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Zelaya to set up camp at Honduras border

The deposed Honduran president says he will stay on the Nicaraguan side of a rural border crossing as he demands that he be allowed to meet his family.

July 26, 2009|Associated Press

LAS MANOS, NICARAGUA — Deposed President Manuel Zelaya returned to the Honduran border Saturday and announced that he would set up camp there, even as foreign leaders urged him not to force a confrontation with the de facto government that ousted him in a coup last month.

Zelaya arrived at a rural frontier crossing and immediately grabbed a megaphone, addressing a crowd of 150 supporters and about as many journalists. He said he would wait near the border and demanded that his family be allowed to meet him.

"We are going to stand firm," Zelaya said, complaining that the interim government has not allowed him to see his family, whom he hasn't seen since June 28, when he was taken at gunpoint from his home and deported to Costa Rica.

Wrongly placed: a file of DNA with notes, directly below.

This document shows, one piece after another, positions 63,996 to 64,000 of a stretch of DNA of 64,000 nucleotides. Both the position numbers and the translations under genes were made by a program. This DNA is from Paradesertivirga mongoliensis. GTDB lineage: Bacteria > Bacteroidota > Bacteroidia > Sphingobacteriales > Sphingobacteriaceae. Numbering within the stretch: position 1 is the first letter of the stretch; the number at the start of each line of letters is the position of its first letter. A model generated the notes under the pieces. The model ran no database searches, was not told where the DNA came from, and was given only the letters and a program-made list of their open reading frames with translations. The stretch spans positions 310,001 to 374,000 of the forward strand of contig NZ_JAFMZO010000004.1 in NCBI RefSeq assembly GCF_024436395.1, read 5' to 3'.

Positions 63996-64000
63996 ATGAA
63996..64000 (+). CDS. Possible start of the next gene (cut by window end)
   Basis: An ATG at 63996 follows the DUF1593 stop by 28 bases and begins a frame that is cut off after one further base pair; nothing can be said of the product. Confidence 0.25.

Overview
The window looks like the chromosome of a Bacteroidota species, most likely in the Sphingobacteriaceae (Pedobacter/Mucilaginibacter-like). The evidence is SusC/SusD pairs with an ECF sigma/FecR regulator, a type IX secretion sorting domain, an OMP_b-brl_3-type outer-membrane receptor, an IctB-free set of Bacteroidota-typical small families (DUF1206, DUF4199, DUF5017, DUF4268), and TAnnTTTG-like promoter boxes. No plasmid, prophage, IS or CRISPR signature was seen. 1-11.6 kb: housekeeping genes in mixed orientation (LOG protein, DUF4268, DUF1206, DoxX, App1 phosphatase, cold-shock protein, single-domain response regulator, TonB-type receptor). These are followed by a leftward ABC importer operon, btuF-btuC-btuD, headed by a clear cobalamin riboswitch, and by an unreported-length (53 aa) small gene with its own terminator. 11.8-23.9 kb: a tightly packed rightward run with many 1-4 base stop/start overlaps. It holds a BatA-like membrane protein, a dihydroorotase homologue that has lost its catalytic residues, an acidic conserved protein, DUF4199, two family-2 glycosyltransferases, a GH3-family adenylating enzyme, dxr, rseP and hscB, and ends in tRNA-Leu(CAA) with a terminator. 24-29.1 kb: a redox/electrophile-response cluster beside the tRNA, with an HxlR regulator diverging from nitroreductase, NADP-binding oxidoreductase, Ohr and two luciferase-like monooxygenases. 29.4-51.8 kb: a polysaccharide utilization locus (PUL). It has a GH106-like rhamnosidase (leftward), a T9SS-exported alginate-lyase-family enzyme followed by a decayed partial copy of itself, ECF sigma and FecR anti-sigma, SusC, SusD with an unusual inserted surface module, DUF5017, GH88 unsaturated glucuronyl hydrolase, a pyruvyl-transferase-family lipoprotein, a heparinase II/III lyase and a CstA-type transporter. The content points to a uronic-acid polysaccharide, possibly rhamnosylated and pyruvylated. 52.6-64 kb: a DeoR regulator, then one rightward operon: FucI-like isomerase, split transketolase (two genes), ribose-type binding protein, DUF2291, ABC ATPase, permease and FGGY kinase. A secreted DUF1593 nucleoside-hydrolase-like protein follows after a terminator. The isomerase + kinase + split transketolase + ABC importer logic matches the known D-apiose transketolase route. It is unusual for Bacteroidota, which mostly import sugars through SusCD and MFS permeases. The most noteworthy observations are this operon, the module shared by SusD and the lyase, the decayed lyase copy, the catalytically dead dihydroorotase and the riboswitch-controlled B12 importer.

"Today we are going to set up camps here, with water and food. We are going to stay here this afternoon, tonight and tomorrow morning," he said.

Zelaya's wife, Xiomara Castro, told CNN by telephone that she had been stopped at a roadblock on a highway leading to the border and that police and soldiers would not let her and others pass.

Zelaya apparently is going to travel back and forth between the camp and the nearby Nicaraguan town of El Ocotal. He said he probably wouldn't repeat his brief symbolic crossing of Friday, saying he feared that soldiers would attack his supporters.

About 50 soldiers held a line about 100 yards inside Honduran territory, with a few Honduran police a bit closer.

On Friday, Zelaya triumphantly lifted a chain marking the frontier and took a few strides into Honduran territory, where the interim government has charged him with violating the constitution and has vowed to arrest him.

He retreated into Nicaragua less than 30 minutes later. Soldiers did not approach to arrest him Friday at the remote mountain border crossing.

U.S. Secretary of State Hillary Rodham Clinton has called the trip "reckless" and said it would not help restore democratic and constitutional order.

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